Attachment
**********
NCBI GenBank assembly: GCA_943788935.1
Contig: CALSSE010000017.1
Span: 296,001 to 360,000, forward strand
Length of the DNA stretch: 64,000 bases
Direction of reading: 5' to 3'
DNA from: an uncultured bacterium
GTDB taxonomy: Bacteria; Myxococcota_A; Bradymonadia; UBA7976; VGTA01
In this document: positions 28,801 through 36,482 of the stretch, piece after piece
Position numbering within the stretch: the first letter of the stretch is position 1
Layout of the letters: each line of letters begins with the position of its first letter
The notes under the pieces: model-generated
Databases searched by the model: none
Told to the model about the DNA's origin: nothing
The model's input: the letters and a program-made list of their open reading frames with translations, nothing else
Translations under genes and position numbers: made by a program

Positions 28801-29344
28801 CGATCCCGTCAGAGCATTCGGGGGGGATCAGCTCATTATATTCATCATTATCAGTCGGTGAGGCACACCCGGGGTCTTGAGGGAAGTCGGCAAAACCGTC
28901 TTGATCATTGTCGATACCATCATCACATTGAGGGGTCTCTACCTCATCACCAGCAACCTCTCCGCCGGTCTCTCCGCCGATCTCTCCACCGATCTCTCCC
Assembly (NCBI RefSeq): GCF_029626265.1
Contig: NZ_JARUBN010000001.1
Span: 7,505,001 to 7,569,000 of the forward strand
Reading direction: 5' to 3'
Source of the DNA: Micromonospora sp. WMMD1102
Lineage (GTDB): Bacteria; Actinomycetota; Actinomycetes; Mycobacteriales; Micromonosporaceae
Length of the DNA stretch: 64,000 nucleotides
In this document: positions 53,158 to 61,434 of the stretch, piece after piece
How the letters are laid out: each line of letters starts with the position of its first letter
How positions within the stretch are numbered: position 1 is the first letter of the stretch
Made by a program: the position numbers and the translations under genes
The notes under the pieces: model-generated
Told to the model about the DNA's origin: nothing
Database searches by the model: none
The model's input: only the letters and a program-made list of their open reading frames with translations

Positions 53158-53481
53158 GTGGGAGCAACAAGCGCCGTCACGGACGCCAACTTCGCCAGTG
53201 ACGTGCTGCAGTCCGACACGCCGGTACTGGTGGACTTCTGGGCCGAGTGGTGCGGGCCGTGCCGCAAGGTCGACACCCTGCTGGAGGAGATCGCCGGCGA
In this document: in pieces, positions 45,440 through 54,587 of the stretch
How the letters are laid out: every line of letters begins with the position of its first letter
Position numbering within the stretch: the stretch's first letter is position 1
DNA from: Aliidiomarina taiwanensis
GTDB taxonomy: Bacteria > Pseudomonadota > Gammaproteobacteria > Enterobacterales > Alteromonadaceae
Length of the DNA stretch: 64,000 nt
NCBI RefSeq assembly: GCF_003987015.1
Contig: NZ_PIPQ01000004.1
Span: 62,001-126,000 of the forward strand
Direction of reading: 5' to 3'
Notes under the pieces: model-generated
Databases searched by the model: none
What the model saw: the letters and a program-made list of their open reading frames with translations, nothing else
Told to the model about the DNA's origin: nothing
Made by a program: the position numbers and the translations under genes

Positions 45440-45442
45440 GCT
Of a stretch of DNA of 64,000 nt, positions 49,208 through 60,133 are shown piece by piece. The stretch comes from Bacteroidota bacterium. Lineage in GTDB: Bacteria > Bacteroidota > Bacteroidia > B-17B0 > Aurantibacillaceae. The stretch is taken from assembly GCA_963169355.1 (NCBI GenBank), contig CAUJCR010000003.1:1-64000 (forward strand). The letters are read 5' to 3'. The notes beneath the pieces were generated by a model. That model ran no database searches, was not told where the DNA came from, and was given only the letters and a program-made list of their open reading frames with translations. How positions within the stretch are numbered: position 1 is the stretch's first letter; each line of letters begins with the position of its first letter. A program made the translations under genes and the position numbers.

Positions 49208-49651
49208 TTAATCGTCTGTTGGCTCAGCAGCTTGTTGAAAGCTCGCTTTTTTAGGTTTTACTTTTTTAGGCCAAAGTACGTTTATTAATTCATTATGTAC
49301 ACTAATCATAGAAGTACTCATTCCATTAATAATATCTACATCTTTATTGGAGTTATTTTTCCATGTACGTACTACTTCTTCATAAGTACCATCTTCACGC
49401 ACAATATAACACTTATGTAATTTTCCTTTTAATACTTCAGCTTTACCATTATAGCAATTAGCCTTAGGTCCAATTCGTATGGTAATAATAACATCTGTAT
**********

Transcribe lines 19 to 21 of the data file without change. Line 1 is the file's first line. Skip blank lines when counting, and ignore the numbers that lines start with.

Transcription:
Assembly (NCBI RefSeq): GCF_029626265.1
Contig: NZ_JARUBN010000001.1
Span: 7,505,001 to 7,569,000 of the forward strand